Monday, November 01, 2010

The Limits of Female Programmability.

Apropos of recent comments made by Roissy and the editorial staff of Marie Clare, Commentator Dex bought to my attention a rather interesting study.

Study: Ads with plus-size models unlikely to work.

Its a rather interesting paper with some rather surprising findings. Looking around a bit I found the original paper here. (Should Advertisers Use Skinny Models?)

The summary of the study's findings were:

• Exposure to extremely thin models lowers self-esteem
(except for consumers with a low BMI).
• Exposure to moderately thin models increases
self-esteem (except for consumers with a high BMI).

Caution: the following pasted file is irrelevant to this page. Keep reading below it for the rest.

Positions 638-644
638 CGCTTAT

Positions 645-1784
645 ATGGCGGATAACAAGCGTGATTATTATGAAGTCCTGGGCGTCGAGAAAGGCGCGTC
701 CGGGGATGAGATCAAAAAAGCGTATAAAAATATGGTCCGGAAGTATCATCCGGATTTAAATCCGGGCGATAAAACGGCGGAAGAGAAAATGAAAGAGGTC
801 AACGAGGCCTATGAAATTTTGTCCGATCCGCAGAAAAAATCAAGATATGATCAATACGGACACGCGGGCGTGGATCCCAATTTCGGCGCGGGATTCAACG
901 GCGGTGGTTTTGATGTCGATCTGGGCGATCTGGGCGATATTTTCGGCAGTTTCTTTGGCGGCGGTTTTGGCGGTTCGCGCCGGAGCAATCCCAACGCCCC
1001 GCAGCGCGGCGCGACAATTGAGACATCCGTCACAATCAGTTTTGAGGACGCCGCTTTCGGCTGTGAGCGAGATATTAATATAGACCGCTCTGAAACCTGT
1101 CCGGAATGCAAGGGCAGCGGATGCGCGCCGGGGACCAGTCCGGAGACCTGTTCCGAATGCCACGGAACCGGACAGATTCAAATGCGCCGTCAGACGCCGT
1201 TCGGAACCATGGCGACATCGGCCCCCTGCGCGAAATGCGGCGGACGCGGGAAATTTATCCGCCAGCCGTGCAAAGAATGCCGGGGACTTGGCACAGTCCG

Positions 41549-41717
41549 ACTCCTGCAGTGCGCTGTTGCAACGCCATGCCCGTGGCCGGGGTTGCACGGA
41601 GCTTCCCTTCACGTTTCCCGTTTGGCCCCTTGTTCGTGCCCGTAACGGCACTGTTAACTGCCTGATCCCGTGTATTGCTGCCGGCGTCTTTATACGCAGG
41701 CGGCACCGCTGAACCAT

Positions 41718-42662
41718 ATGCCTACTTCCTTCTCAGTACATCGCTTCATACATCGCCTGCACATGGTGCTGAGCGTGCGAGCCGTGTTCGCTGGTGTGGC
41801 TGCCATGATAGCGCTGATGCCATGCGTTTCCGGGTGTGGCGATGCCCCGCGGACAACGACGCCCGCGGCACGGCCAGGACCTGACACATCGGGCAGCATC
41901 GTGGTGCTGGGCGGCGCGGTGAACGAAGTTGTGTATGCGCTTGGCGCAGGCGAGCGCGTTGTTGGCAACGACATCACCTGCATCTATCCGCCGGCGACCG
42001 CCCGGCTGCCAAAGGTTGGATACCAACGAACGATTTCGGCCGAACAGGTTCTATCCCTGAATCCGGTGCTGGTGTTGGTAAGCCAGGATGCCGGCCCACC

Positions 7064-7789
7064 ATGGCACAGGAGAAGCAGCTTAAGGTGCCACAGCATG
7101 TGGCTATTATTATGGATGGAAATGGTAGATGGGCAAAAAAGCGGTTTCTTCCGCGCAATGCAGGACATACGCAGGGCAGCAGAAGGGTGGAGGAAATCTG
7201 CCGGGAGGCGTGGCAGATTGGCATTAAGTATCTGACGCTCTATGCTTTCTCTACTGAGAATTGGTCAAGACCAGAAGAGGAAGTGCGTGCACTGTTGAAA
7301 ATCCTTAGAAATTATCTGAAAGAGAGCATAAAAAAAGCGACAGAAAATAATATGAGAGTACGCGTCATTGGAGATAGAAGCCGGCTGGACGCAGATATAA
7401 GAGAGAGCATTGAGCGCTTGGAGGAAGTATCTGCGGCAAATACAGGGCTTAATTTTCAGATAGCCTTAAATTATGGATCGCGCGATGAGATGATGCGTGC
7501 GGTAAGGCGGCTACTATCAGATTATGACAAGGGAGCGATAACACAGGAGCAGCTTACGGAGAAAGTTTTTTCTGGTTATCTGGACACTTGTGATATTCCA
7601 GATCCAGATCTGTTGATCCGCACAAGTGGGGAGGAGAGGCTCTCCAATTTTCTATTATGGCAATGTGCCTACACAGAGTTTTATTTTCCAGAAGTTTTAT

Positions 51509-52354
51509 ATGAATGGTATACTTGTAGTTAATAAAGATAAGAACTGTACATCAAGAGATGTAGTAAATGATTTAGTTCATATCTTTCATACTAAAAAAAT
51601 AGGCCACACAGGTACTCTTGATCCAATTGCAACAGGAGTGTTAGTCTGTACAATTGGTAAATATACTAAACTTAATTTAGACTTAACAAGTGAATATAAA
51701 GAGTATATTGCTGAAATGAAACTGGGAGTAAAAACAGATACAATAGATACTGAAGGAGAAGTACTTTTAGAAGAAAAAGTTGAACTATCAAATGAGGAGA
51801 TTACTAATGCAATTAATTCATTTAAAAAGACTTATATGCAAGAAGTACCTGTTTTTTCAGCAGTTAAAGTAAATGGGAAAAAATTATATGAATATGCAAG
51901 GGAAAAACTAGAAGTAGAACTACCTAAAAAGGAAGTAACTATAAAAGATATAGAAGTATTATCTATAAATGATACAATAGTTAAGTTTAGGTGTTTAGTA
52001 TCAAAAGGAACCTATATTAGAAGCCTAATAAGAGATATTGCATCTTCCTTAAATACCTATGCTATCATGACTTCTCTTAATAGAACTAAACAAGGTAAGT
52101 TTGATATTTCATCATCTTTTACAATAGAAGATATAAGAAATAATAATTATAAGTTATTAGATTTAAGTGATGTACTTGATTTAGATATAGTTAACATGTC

• Exposure to moderately heavy models lowers
self-esteem (except for consumers with a low BMI).
• Exposure to extremely heavy models increases
self-esteem (except for consumers with a high BMI).

Well the first thing to notice is that women with a low BMI's don't seem to have any self esteem issues at all with regard to media images. Exposure to moderately thin(as opposed to extremely thin) models seems to boost everyone's self esteem except for high BMI women, whilst exposure to moderately heavy models, as in the Dove ads, seems to lower everyone's self esteem except for low BMI individuals.

What's going on? One would assume that with female social plasticity, the self esteem of a woman would vary with the "contrast" between social ideals and their actual state. Yet it would appear not to be the case, as women with low BMI (as opposed to excessively low BMI) seem unaffected by the social images presented to them. On the other hand, women with every other BMI except low normal seem to be affected by media images.

One good explanation for the phenomenon can be found in this article. Why fashion Advertisers Should Ignore Women Who Complain About Skinny Models. Quote: